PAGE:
Aragats Cosmic Ray Research Station

The demanding road to the Aragats Research Station

Aragats Cosmic Ray Research Station is a high-altitude cosmic ray station at an elevation of 3.199m (10,495ft) above the sea level, located in the province of Aragatsotn, northwest from Yerevan, in Armenia. It's one of the highest roads of the country.

How long is the road to Aragats Cosmic Ray Research Station?

The winding road to the research station constructed in 1943 is totally paved. It’s called H20. It’s a single lane pretty bumpy road. Starting at Agarak (a town in the Aragatsotn Province, on the Amberd River, founded in 1919 by emigrants from Van and Bitlis), is 31.5 km (19.57 miles) long. The site was constructed for top-secret research into atomic reactions for the development of nuclear weapons. It was once a vibrant center of physics with 100 scientists working but now just a skeleton crew remains.

Is the road to Aragats Cosmic Ray Research Station open?

Set high on the slopes of Mount Aragats, the road is closed from November through April. Winter is usually severe, with heavy snow, frigid temperatures and powerful winds. At the Aragats station, the average winter temperature is -15 C, with the minimum reaching down to -40C. Snowfall is often several meters deep with winds in excess of 120 km per hours (80 miles per hour). White-out conditions are frequent with visibility less than 25 cm (10 in), and there is often a high risk of avalanches. On the western side of the station there is a beautiful mountain lake called Kari. It is located at an elevation of 3.250m above the sea level and has a perimeter of 1.150m, located on a plateau below the peaks. The location is well known in Armenia and is also a favorite campsite for alpinists climbing Aragats.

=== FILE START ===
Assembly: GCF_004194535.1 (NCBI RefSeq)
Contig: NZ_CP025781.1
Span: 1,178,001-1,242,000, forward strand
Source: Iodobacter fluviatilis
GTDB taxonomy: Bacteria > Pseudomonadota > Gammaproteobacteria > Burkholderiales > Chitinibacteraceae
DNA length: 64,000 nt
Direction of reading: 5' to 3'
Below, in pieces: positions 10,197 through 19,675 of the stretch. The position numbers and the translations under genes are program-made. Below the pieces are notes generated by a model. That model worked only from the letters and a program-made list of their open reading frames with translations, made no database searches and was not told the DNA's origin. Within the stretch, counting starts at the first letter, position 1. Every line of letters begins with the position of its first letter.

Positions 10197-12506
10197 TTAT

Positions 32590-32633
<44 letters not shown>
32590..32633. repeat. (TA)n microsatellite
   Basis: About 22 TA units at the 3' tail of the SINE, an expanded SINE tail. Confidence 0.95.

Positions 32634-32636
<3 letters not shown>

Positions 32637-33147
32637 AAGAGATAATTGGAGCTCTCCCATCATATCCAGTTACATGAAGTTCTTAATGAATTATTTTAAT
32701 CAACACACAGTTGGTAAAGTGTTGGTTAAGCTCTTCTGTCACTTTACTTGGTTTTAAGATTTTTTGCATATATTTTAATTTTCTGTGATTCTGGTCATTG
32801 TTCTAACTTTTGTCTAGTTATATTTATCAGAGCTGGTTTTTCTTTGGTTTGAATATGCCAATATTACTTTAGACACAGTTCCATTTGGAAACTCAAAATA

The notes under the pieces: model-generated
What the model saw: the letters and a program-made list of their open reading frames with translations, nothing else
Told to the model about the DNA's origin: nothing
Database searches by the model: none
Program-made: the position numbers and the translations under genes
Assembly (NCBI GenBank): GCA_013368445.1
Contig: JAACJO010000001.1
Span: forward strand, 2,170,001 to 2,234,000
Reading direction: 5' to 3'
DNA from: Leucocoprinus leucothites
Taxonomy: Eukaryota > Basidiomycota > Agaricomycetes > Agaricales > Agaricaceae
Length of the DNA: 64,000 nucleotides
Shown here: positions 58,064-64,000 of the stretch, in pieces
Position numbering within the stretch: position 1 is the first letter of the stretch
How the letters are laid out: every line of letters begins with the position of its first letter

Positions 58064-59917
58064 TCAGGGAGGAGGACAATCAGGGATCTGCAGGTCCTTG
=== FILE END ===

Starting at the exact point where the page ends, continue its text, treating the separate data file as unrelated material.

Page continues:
Is the road to Aragats Cosmic Ray Research Station steep?

The road to the summit is very steep, hitting an 8% of maximum gradient through some of the ramps. Starting at Agarak, the ascent is 31.5 km (19.57 miles) long. Over this distance the elevation gain is 2.107 meters. The average gradient is 6.68%.
Pic: Arman Grigoryan



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